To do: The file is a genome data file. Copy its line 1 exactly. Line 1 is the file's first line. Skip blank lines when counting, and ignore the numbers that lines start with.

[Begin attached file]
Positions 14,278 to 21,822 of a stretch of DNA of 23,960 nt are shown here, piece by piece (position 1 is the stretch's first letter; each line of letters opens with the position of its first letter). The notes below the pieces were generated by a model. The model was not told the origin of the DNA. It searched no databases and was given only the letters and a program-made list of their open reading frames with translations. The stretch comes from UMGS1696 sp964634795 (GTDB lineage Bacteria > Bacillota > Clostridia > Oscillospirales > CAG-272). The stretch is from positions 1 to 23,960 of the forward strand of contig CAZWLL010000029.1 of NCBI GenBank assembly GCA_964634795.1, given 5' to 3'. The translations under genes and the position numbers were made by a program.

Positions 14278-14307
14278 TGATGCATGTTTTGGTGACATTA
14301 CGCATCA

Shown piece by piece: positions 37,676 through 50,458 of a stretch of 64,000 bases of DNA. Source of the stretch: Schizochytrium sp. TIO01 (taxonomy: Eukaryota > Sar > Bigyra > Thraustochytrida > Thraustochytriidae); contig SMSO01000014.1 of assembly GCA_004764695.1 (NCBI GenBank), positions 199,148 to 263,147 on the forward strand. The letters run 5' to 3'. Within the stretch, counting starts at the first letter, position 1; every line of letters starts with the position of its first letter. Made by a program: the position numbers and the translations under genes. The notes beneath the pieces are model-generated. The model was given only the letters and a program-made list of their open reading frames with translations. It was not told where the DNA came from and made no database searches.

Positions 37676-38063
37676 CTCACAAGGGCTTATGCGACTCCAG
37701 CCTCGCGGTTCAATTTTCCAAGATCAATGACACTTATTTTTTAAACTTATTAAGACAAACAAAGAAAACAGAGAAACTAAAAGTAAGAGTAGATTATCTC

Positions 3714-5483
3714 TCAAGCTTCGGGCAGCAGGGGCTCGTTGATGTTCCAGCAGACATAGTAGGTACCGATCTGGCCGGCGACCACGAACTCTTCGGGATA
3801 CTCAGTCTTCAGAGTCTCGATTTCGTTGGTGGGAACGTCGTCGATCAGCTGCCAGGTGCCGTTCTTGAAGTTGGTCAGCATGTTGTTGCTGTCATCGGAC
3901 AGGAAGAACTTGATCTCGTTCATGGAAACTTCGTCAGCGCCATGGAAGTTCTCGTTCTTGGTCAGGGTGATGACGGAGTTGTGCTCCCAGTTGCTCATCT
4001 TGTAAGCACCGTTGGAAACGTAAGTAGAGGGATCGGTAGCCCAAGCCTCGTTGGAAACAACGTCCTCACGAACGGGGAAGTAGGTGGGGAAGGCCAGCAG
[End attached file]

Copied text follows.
Positions 14,278 to 21,822 of a stretch of DNA of 23,960 nt are shown here, piece by piece (position 1 is the stretch's first letter; each line of letters opens with the position of its first letter). The notes below the pieces were generated by a model. The model was not told the origin of the DNA. It searched no databases and was given only the letters and a program-made list of their open reading frames with translations. The stretch comes from UMGS1696 sp964634795 (GTDB lineage Bacteria > Bacillota > Clostridia > Oscillospirales > CAG-272). The stretch is from positions 1 to 23,960 of the forward strand of contig CAZWLL010000029.1 of NCBI GenBank assembly GCA_964634795.1, given 5' to 3'. The translations under genes and the position numbers were made by a program.